Endocrine System Anatomy and Physiology April-13-2009 Jennifer Torres Susana Harris Anisha Fabien Adaobi Abaekobe
Pancreas • Is a glandular organ that secretes digestive enzymes and hormones • Two hormones insulin and glucagon. Insulin and glucagon are secreted directly into the bloodstream, and together, they regulate the level of glucose in the blood. • Insulin lowers blood sugar and glucagon increases blood sugar. If insulin secreting cells do not work properly diabetes occurs. • The pancreas produces the body's most important enzymes. The enzymes are designed to digest foods and break down starches. • The pancreas also helps neutralize chyme and helps break down proteins, fats and starch.
Hypothalamus • The primary function of the hypothalamus is to maintain internal homeostasis . Factors such as blood pressure, body temperature, fluid and electrolyte balance, and body weight are held to a precise value called the set-point. • It synthesizes and secretes neurohormones, often called hypothalamic-releasing hormones, and these in turn stimulate or inhibit the secretion of pituitary hormones. • The hypothalamus controls body temperature, hunger, thirst, fatigue, and circadian cycles. • The hypothalamus is responsive to: Light, Olfactory stimuli, Steroids, Neurally transmitted information from the heart, the stomach, and the reproductive tract, Autonomic inputs, Stress and Invading microorganisms
Thyroid • The thyroid is one of the largest endocrine glands in the body located in the neck inferior to the thyroid cartilage. • The function of the thyroid gland is to take iodine, found in many foods, and convert it into thyroid hormones: thyroxine (T4) and triiodothyronine (T3). • Thyroid cells are the only cells in the body which can absorb iodine. • An overactive thyroid releases too much T4 and T3 into the bloodstream, causing the metabolism to speed up too much. The most common cause is Graves’ disease. This is an autoimmune condition in which antibodies behave like TSH and stimulate the thyroid uncontrollably • An underactive thyroid releases too little T4 and T3 into the bloodstream, causing the metabolism to slow down too much. The most common cause is Hashimoto’s disease. This is an autoimmune condition in which white blood cells and antibodies attack the thyroid gland.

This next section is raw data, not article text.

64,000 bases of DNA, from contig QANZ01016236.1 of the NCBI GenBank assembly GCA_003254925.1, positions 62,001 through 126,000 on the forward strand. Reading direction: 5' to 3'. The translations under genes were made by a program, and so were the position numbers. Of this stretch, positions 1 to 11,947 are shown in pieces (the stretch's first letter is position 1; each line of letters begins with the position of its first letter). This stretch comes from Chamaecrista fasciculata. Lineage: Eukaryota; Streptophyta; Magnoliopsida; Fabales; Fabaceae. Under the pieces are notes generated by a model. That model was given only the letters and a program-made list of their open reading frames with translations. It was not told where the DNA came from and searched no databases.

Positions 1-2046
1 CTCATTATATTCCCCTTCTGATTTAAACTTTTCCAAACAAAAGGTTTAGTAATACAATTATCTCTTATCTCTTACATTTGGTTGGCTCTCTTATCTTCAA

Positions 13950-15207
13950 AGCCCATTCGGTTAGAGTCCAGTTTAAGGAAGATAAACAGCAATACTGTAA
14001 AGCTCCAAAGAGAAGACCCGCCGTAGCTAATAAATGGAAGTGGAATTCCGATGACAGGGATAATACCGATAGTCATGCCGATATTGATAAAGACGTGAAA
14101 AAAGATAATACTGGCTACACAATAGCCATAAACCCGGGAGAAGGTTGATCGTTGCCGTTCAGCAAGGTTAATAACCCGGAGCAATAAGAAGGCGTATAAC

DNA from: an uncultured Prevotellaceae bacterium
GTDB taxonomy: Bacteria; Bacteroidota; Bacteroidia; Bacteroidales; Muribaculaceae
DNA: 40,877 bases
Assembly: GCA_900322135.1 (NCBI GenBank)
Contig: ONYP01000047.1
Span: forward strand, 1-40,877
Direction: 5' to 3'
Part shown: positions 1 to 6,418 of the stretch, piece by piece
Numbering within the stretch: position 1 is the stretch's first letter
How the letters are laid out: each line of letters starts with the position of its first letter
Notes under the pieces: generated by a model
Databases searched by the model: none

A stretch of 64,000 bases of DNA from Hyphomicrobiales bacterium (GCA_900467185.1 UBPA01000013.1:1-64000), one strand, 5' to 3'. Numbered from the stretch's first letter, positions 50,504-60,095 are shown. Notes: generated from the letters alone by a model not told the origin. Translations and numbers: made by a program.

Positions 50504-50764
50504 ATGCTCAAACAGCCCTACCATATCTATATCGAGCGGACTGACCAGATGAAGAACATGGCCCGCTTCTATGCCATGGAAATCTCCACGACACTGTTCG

Adrenal • triangular glands located on top of both kidneys. • Each gland consists of a medulla which is surrounded by the cortex. • The medulla is responsible for producing epinephrine and norepinephrine (adrenaline). • The adrenal cortex produces other hormones necessary for fluid and electrolyte (salt) balance in the body such as cortisone and aldosterone. The adrenal cortex also makes sex hormones but this only becomes important if overproduction is present. • Each gland consists of a medulla which is surrounded by the cortex. • The medulla is responsible for producing epinephrine and norepinephrine (adrenaline). • The adrenal cortex produces other hormones necessary for fluid and electrolyte (salt) balance in the body such as cortisone and aldosterone. The adrenal cortex also makes sex hormones but this only becomes important if overproduction is present.
Pituitary • Also known as the hypophysis, is a roundish organ that lies immediately beneath the hypothalamus, resting in a depression of the base of the skull called the sellaturcica. Two parts: The anterior pituitary or adenohypophysis is a classical gland composed predominantly of cells that secrete protein hormones. The posterior pituitary or neurohypophysis is not really an organ, but an extension of the hypothalamus. It is composed largely of the axons of hypothalamic neurons which extend downward as a large bundle behind the anterior pituitary. The anterior pituitary synthesizes and secretes important endocrine hormones, such as ACTH, TSH, PRL, GH, endorphins, FSH, and LH. These hormones are released from the anterior pituitary under the influence of the hypothalamus. • The posterior pituitary stores and releases: Oxytocin and Antidiuretic hormone (ADH)
Insulin/Glucagon • Homeostasis is regulated by two hormones, insulin and glucagon which are both secreted by the endocrine pancreas. The production of insulin and glucagon by these pancreatic cells ultimately determines if a patient has diabetes or another related problem • Insulin is secreted by the beta cells of the pancreas in response to high blood sugar, although a low level of insulin is always secreted by the pancreas. • Glucagon is secreted by the alpha cells of the pancreas when blood glucose is low. Blood glucose is low between meals and during exercise. When blood glucose is high, no glucagon is secreted from the alpha cells. Glucagon has the greatest effect on the liver although it affects many different cells in the body. Glucagon's function is to cause the liver to release stored glucose from its cells into the blood.
Videos • http://www.youtube.com/watch?v=7m5SDb_1ME8&feature=related • http://www.youtube.com/watch?v=eyO8Dim3T3U&NR=1 • http://www.youtube.com/watch?v=8k-UKR2vGsk
Sources Cited • www.google.com/endocrinesystem • http://biomed.brown.edu/Courses/BI108/BI108_2002_Groups/pancstems/stemcell/insulin_glucagon.htm • http://www.medbio.info/Horn/Time%203-4/homeostasis_2.htm • http://kidshealth.org/parent/general/body_basics/endocrine.html